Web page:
In the latest release, SonarWiz is now more able to import and process the Motion Tolerant sidescan packet from Edgetech sidescan sonars. The data packets, stored in subsystem 70 and 71, are collected by the Edgetech 6205s and 4205 Sidescan sonars. Until this update, SonarWiz relied on the data file having either the standard CH1-2 records (subsystem 20 and 21) or having the CH1-2 having already been replaced (using an option in EdgeTech Discover software) by the Motion Tolerant variant. Now, with this update, the sonar operator does not have to decide during the survey as to which channels to keep/store to JSF, but can keep all channels and decide later in post SonarWiz processing.
While using a sidescan, having the fish travel with no external motion forces – pushing the fish left and right or up and down, will typically produce the best imagery. We can see this type of stability on AUV’s, as these are very stable platforms. However, a survey operation with either a fixed mount sidescan or a towed sidescan, these movements will affect the data. While towing, this is heightened when operating in shallow water, when the ship motion is transferred as a damped wave down the tow cable.
The yaw and pitch will induce these artifacts in the data, and when the motion is too rapid the receive beam can end up with no signal. This can be seen as the streaks in the across track data. It is more noticeable in the longer ranges and narrow beamwidths. In a simplistic term this will appear when the Yaw rate > (½ x BeamWidth )/time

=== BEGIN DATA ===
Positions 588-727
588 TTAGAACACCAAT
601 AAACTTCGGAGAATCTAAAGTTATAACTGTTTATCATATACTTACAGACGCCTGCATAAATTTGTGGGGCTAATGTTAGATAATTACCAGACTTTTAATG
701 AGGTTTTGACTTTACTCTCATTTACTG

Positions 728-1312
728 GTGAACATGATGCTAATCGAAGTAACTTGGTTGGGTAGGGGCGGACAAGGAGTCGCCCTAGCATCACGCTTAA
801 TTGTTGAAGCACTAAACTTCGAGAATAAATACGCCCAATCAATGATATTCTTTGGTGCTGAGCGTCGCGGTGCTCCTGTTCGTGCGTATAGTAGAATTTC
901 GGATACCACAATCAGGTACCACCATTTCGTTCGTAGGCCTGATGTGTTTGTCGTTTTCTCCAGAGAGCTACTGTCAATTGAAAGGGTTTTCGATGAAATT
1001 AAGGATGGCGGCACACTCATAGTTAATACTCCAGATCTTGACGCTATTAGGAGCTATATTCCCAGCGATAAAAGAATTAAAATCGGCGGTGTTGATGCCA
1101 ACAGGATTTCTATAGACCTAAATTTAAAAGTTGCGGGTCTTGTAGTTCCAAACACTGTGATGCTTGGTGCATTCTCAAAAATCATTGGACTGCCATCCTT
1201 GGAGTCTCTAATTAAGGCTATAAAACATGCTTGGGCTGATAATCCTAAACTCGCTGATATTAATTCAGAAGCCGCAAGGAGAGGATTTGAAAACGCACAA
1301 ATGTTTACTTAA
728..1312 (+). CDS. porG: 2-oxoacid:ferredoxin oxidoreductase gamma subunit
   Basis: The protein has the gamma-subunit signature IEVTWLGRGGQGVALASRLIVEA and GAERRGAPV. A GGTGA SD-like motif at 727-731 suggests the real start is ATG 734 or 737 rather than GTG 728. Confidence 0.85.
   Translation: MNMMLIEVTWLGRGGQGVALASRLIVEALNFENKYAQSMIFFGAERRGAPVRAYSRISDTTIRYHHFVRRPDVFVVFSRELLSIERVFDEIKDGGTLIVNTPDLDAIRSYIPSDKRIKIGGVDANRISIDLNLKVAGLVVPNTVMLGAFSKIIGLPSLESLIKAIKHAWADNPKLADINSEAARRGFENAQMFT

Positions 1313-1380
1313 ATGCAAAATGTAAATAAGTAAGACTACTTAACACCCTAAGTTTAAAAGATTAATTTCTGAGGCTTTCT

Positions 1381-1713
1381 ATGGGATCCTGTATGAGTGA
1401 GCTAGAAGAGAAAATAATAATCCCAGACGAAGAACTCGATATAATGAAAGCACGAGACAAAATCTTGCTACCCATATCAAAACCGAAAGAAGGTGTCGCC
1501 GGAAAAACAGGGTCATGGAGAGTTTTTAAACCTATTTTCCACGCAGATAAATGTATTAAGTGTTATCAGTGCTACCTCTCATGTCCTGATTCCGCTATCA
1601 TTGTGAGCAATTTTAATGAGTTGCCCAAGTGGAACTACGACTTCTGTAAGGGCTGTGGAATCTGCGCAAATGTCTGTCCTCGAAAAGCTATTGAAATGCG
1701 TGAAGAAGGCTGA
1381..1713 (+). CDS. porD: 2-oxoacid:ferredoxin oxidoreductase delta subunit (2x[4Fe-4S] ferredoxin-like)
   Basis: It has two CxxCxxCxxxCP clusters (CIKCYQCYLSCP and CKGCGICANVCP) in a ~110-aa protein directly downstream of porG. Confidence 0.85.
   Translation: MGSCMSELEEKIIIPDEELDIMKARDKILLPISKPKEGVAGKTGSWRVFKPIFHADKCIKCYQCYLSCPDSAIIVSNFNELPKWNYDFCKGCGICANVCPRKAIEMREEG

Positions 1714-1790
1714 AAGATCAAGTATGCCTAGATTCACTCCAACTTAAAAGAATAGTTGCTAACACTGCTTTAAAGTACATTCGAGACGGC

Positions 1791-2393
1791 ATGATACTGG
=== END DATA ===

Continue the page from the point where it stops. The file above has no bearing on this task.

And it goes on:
Edgetech implemented a hardware solution to compensate for this motion; by having different transmit and receive bandwidths, namely the wider receiver beamwidth goes a significant way to compensate for the motion of the fish, in return for negligible loss in resolution.
The small increase in bandwidth of 25% to 40% will capture a 3-fold increase in the yaw rate, in the area where this banding occurs.
In SonarWiz, we updated the reader to capture this data packet. Sometimes the hardest thing to do is add a new feature without breaking anything, while making this feature easy to use. The motion tolerant data can be either low frequency or high frequency. However, we already have a spot for the LF (CH 1-2) and the HF (CH 3-4). The solution was for the Motion Tolerant data to be imported as the channel 5-6 pair.
Over the past two years, this CH 5-6 pair has been used in SonarWiz to handle the tri-frequency channel and to take in the Gap Fill data. Now this pair has a third option, for the Motion Tolerant. To clean things up a bit, we added a user selection in the File Specific Option page for the user to select how this channel pair will be used.
Data from a survey done shows the difference between the two data results. In the first image, the data is the standard low frequency side scan, with the survey line running east-west. The second image is from the same low frequency side scan channel but the Motion Tolerant variant.
This feature doesn’t mean you can go out and survey in sea state 5 on a small boat. There are limitations to how much the data can be corrected. Take as a rule-of-thumb, roughly doubling the 2-way Rx beamwidth in turn should allow for around a 300% increase in the yaw rate at which the banding might start to occur. The image would only get worse when the rate is exceeded, as the Rx is looking completely elsewhere when the signal is returned. The absence of the banding in the Motion Tolerant image makes interpretation significantly easier.
Getting the perfect mosaic sometimes involves tools from both the hardware and software side. This was the case for handling the EdgeTech motion tolerant data. In other situations, we need to rely solely on the tools in SonarWiz, using a combination of gains and filters. There is no one single solution to clean data. We continue to add more to our tool kit to improve the quality of the sidescan mosaic image.